County Council member Greg Fox and his son will be leaving BWI-Marshall Airport on Friday, flying to New Orleans for what Fox says will probably be his "first and only" Super Bowl trip.
Fox predicts he'll be returning to Baltimore in a good mood, because he thinks the Ravens will win by seven points.
As Fox is enjoying the game at the Superdome, council member Mary Kay Sigaty says she will probably be reading a book.
Sigaty said she is just "not a football fan" and even when she attends a Super Bowl party, she can be found sitting away from the TV talking with others who also don't want to watch the game.
Council member Calvin Ball could be the most superstitious of the council members.
Since the Ravens' first playoff game against the Colts three weeks ago, Ball said he and a group of family and friends have gathered to watch the game at his house.
They wear the same jerseys, without washing it the week before.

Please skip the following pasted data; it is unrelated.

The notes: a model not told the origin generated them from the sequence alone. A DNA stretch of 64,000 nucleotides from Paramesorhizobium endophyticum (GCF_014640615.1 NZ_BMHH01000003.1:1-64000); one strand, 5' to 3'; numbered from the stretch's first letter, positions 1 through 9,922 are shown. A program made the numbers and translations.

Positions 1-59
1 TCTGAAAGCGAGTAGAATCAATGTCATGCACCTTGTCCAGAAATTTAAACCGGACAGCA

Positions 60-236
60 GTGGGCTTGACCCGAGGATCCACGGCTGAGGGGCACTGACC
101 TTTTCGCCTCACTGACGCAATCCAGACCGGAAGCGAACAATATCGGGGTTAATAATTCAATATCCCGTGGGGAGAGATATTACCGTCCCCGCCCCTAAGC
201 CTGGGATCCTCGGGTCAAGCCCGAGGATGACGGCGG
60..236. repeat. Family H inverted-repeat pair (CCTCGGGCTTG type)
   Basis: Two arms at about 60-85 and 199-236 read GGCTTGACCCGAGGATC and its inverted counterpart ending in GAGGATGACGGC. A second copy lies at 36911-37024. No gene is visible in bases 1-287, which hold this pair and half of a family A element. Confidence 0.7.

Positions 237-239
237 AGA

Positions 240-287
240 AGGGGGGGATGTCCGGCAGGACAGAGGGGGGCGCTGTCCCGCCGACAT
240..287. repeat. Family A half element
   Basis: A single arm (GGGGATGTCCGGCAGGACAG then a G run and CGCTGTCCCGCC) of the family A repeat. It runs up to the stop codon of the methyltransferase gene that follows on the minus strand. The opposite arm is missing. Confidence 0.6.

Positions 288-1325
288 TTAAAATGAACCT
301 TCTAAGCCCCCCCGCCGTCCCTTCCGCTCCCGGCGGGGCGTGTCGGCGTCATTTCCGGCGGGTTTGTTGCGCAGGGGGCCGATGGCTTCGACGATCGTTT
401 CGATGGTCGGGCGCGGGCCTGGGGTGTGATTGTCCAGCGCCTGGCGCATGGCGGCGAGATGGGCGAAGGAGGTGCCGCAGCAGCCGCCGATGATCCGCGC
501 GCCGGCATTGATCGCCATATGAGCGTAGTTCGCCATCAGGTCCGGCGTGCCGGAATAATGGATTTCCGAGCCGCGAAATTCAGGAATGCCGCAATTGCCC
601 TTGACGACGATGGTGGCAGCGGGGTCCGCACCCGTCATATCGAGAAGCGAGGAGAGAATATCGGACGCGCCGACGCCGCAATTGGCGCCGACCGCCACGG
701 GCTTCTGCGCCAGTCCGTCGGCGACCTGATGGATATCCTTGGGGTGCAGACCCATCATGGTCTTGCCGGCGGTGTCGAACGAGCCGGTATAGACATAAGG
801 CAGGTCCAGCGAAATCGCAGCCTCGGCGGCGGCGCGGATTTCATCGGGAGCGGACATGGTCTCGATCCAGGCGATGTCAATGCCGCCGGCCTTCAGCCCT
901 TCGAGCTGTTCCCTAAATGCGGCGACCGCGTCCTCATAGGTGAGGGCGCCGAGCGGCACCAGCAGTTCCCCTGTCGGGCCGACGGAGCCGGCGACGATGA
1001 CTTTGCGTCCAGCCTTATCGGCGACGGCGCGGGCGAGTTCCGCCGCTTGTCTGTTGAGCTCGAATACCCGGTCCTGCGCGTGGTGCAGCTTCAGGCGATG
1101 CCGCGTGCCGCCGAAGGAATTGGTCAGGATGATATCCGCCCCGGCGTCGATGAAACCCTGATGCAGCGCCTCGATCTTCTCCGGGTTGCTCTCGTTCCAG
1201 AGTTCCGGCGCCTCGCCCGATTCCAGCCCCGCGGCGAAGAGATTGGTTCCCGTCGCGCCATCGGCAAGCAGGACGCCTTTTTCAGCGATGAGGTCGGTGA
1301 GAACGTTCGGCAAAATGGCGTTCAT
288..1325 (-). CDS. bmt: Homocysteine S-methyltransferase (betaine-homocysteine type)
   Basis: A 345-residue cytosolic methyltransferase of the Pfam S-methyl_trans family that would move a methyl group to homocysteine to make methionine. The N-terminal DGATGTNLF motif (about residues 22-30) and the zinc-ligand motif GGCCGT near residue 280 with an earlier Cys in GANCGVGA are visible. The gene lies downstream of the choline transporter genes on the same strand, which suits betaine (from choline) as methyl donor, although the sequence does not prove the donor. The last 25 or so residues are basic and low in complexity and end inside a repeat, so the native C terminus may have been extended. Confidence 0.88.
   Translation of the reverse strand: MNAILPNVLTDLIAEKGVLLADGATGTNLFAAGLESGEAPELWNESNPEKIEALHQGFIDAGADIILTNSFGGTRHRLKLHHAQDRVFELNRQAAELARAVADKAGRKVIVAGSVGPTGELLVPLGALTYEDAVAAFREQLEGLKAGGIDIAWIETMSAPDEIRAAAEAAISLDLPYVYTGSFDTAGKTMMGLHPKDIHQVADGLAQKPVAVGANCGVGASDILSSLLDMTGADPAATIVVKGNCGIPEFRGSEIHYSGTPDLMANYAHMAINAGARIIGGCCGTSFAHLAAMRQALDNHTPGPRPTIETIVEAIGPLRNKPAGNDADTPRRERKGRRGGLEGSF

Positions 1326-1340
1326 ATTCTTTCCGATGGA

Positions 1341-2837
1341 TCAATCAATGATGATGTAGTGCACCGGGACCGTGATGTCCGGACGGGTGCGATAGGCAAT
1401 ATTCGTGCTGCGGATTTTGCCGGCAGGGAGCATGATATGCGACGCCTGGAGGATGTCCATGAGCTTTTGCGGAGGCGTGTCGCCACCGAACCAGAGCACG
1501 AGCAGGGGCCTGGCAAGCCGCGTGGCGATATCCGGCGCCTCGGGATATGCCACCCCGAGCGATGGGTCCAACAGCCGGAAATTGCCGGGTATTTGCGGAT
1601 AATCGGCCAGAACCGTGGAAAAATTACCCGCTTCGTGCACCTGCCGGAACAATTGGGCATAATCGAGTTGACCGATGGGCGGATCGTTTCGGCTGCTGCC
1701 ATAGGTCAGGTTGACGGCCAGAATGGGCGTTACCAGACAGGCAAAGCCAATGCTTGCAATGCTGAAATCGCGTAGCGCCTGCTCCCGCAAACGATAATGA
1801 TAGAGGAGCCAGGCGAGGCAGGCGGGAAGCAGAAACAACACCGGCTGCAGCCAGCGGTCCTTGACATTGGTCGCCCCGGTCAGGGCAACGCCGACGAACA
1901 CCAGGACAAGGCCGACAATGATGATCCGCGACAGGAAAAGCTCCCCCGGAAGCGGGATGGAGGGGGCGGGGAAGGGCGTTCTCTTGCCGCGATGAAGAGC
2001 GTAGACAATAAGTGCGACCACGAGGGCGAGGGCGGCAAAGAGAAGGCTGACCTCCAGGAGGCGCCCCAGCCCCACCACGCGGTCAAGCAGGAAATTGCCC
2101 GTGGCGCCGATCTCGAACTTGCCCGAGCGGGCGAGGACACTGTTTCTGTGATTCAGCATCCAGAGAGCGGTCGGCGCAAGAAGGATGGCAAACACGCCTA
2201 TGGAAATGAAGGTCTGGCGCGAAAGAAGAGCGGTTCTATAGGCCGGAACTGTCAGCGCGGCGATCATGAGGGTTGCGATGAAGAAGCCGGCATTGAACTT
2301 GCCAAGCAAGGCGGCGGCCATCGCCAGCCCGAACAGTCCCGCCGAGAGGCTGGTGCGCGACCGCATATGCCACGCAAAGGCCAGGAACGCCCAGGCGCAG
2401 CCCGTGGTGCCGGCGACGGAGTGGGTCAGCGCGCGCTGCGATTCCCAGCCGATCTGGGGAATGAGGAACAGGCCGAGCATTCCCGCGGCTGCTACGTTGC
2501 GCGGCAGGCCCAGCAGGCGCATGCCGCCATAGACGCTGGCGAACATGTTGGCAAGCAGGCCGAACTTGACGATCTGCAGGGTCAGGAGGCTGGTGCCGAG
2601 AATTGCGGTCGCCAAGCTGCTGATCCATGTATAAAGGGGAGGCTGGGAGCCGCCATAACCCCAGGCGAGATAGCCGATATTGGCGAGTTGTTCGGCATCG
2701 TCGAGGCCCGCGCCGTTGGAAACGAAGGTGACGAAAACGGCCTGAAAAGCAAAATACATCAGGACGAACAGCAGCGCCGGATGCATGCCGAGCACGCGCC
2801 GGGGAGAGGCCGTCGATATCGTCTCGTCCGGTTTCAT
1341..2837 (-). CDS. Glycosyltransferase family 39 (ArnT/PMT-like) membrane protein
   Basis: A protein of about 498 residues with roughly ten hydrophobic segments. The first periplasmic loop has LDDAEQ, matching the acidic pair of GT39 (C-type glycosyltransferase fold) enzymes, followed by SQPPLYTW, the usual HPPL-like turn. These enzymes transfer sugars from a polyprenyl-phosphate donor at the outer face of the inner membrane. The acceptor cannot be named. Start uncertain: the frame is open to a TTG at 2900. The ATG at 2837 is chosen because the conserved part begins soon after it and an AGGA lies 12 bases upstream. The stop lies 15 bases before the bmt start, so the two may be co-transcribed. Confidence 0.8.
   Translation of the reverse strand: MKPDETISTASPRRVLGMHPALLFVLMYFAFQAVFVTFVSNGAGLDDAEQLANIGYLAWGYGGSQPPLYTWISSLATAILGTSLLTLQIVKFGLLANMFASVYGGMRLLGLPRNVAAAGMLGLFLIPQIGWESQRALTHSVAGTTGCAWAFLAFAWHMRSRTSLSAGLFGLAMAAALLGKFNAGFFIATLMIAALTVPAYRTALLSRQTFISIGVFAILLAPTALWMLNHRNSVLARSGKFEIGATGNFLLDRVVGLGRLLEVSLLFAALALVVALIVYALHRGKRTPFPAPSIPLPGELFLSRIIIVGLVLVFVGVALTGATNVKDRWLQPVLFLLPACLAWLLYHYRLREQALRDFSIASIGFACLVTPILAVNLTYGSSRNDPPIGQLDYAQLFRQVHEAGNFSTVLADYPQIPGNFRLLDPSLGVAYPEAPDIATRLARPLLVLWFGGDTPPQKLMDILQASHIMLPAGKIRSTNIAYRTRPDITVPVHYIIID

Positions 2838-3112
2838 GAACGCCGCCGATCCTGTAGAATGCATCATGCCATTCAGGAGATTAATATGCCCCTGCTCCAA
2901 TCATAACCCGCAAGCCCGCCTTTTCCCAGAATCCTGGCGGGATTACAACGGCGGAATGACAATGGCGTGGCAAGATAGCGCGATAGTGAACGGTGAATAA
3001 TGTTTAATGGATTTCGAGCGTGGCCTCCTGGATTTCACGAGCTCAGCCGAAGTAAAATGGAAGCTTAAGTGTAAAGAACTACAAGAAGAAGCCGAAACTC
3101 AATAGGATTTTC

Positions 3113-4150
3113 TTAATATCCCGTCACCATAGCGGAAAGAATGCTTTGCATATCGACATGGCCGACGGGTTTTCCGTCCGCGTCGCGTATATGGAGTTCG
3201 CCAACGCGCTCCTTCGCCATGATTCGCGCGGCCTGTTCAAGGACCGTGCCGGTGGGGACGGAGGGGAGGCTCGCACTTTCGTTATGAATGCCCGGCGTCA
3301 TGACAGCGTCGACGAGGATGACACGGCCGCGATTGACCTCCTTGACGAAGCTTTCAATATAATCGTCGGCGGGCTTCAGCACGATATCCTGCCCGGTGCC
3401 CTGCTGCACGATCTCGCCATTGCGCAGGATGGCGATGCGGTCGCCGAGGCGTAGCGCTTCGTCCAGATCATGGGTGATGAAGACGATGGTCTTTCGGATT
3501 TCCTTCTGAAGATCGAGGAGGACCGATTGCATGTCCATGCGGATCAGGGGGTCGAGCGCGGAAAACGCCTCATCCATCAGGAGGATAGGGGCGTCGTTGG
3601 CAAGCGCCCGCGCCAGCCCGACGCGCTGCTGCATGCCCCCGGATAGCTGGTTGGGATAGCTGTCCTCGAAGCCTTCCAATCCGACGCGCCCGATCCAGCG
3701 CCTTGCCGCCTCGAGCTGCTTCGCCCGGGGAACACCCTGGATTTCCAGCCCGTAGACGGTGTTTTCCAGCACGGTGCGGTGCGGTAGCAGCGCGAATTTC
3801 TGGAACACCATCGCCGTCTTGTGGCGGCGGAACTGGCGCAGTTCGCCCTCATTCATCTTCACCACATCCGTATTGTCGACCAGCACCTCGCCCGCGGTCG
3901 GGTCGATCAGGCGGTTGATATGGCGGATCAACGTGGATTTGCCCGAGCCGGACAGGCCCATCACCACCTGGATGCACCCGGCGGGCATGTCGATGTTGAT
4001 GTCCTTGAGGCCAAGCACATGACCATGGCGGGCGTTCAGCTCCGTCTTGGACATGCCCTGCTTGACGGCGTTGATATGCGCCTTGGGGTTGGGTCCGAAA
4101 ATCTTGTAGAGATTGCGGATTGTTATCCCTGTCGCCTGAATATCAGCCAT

They sit in the same spot.
They've even taken a celebratory photo afterward, striking the same pose.
Although Ball wants to maintain the same ritual to help ensure that the Ravens are successful, he said he would not turn away newcomers on Sunday. They just better not jinx the team.
Ball is predicting a 10-point win for the Ravens.
While fans still were celebrating the 28-13 victory over the Patriots on Monday, Jan. 21, Nightmare Graphics, in Columbia, was busy making T-shirts.
For the Super Bowl, the company is printing the words "Festivus Maximus" across the front, a tribute to a phrase coined by former head coach Brian Billick before the Ravens beat the Giants in the 2001 Super Bowl. It also says "Ray's Last Ride."
Sam Andelman, President of Nightmare Graphics, said he and his crews have been printing new shirts since the first playoff victory against the Indianapolis Colts.
"I think you'll see us back here two weeks from today printing shirts again," Andelman said.
'You've got to believe'
While Crook has helped spread Ravens fever at the Laurel Municipal Center, she's had help from a coalition of other passionate Ravens fans scattered throughout the building.